The black-footed ferret, which preys exclusively on prairie dogs, was thought perhaps to be extinct 25 years ago when it was rediscovered living on a large ranch west of Meeteetse, Wyoming.

The result of this discovery has been a shaky recovery of the species. The article below tells the story.

Story in the Billings Gazette. By Ruffin Prevost. 

About The Author

Ralph Maughan

Dr. Ralph Maughan is professor emeritus of political science at Idaho State University. He was a Western Watersheds Project Board Member off and on for many years, and was also its President for several years. For a long time he produced Ralph Maughan's Wolf Report. He was a founder of the Greater Yellowstone Coalition. He and Jackie Johnson Maughan wrote three editions of "Hiking Idaho." He also wrote "Beyond the Tetons" and "Backpacking Wyoming's Teton and Washakie Wilderness." He created and is the administrator of The Wildlife News.

6 Responses to 2-decade effort has kept the black-footed ferret alive

  1. Just an addition to this story, I recently read that they were going to allow hunters to hunt prarie dogs again in the areas where the black-footed ferret lives. Why would the government allow the killing of it’s main food sourse, while at the same time, trying to “protect” them?

  2. Bob caesar says:

    Why? Because they are NUTS! It would never occur to the hunter section of Wyoming Fish & Game that they’d be doing anything wrong. Their job, as described by one of them here in Jackson last year, “is to provide hunting opportunities.” Now, THAT came from a supposed Wyoming G&F “biologist”.

    I always want to ask them, “How much are you gonna charge for the license to kill the last moose in Wyoming? They’d best be thinking about that because the day isn’t THAT far off. Actually, I think we may have run over & killed by vehicle more moose than by the bullet this year…

  3. Alan says:

    “Hunters” in many states apparently have this same understanding about their wildlife agencies. In Pennsylvania, the troglodyte no-fair-chase crowd would just as soon see the state Game Commission do nothing but grow deer (and lots of them) as well as a few other huntable species (wild turkey, some elk, black bear, etc.). Absurd? You bet. But fair-chase hunters with a strong conservation and land ethic typically make much less of a racket when the appointed Board of Game Commissioners sits down to set bag limits and such. I hope this changes, and quickly.

  4. The state “Wildlife Commission” or “Game and Fish Commission,” or whatever it is called, is a great problem in most states because it only represents a subset of hunters and anglers. Those who hunt and fish in other ways, and the growing number who appreciate wildlife non-consumptively, have no representation.

  5. mike says:

    As some of you may already know, one of the root problems with the “wildlife” or “game and fish” departments in most states is that they are very deliberately structured to get no general tax support. Their primary income is from hunting and fishing license fees with only an occasional grant or fed cost sharing program to help and only on an unpredictable and unreliable basis. So, it isn’t any wonder that they are skewed toward killing rather than conserving wildlife. Activists in many states have worked hard to cure this conflict of interest by steering license fees to the general treasury and to substitute general tax revenues to run the departments; but, often, even those who bemoan the problem are not eager to see the department costs placed directly on their tax rolls. We get what we are willing to pay for… We have met the enemy and he is usually us…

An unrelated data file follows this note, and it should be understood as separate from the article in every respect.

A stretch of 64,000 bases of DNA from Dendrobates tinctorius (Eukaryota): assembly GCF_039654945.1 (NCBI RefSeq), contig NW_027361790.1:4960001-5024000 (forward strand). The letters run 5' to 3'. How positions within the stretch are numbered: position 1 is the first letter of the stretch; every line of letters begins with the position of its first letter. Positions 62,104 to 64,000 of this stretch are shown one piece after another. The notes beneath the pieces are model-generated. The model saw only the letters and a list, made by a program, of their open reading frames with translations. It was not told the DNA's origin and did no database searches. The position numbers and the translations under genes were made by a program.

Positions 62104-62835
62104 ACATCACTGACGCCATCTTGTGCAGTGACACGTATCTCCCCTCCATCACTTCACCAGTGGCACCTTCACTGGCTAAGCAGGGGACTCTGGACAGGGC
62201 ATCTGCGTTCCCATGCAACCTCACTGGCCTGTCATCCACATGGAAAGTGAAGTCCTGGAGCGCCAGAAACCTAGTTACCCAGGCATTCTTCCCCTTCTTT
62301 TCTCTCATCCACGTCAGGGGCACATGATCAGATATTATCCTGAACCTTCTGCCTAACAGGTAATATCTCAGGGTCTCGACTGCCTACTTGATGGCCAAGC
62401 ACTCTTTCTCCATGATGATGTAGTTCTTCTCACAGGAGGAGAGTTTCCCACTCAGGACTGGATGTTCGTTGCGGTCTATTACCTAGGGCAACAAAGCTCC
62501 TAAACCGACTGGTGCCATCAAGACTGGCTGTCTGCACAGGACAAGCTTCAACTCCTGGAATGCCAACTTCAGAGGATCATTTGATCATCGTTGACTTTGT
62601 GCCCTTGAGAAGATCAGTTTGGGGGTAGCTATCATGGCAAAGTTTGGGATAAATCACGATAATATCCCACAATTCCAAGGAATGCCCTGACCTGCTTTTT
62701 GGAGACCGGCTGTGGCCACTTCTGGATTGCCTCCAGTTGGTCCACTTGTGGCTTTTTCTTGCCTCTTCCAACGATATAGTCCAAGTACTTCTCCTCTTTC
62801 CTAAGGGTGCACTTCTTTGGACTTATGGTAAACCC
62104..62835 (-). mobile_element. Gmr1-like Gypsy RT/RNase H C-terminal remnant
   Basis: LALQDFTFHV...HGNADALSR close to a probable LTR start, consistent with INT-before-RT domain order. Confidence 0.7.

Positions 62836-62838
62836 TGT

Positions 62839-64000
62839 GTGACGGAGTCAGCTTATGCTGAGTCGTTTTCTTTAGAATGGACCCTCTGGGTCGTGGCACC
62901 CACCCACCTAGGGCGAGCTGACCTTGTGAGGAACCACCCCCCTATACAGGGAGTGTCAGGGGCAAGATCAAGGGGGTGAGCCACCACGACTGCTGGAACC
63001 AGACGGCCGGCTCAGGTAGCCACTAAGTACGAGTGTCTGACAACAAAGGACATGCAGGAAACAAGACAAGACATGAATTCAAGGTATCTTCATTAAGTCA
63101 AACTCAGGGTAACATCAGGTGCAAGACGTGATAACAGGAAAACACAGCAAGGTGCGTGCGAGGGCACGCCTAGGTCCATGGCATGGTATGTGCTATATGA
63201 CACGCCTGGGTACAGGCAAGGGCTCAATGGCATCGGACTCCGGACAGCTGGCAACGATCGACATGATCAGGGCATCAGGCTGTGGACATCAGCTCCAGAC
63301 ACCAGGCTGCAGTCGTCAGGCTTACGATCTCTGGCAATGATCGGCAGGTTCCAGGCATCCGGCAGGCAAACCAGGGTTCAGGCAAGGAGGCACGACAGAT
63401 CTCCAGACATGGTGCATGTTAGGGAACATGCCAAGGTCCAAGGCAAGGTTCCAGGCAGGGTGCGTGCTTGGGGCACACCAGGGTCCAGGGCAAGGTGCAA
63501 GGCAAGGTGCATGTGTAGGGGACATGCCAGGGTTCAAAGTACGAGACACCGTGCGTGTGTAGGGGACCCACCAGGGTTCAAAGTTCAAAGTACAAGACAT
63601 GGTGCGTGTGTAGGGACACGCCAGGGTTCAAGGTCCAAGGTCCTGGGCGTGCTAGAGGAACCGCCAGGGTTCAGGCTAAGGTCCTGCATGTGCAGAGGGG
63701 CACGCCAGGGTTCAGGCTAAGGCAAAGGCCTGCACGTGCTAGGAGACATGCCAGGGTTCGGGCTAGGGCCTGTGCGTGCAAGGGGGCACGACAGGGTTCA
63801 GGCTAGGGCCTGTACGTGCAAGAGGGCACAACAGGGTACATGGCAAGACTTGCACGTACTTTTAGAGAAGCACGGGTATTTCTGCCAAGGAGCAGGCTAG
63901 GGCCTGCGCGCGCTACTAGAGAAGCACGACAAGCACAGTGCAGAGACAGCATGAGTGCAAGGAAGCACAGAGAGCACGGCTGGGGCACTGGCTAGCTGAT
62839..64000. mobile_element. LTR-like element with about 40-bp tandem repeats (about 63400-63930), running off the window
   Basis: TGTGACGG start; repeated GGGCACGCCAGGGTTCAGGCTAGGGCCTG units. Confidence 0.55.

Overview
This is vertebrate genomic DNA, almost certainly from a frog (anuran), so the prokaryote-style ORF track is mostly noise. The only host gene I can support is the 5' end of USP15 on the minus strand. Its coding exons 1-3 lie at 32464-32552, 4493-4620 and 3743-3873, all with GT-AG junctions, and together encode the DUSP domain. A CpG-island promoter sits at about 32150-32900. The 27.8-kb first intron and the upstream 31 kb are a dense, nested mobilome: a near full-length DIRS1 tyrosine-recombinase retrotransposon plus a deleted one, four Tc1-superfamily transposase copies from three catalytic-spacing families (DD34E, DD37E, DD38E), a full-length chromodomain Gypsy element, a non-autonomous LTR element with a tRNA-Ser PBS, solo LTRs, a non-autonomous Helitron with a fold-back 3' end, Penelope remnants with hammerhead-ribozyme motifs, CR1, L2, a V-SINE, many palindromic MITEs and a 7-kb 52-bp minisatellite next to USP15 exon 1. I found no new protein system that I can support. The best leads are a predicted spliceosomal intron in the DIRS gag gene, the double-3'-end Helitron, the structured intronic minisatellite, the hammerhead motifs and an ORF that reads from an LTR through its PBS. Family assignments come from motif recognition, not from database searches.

6. Chris says:

    Does anyone know if the Wyoming Fish and Game is actually authorizing a hunt as described in the first posting? I have only heard of Federal agencies on Federal land in South Dakota poisoning or otherwise killing prairie dogs within ferret recovery areas. This is done to placate ranchers by maintaining a buffer between the dog colonies and cattle. The ranchers claim the prairie dogs compete with the cattle
    for forage. I suspect it may be what in animals is referred to as displaced aggression. They can’t control the real problems (beef prices, weather) so they find a small thing they can beat up on and focus overdramitically on that.


December 2006


‎"At some point we must draw a line across the ground of our home and our being, drive a spear into the land and say to the bulldozers, earthmovers, government and corporations, “thus far and no further.” If we do not, we shall later feel, instead of pride, the regret of Thoreau, that good but overly-bookish man, who wrote, near the end of his life, “If I repent of anything it is likely to be my good behaviour."

~ Edward Abbey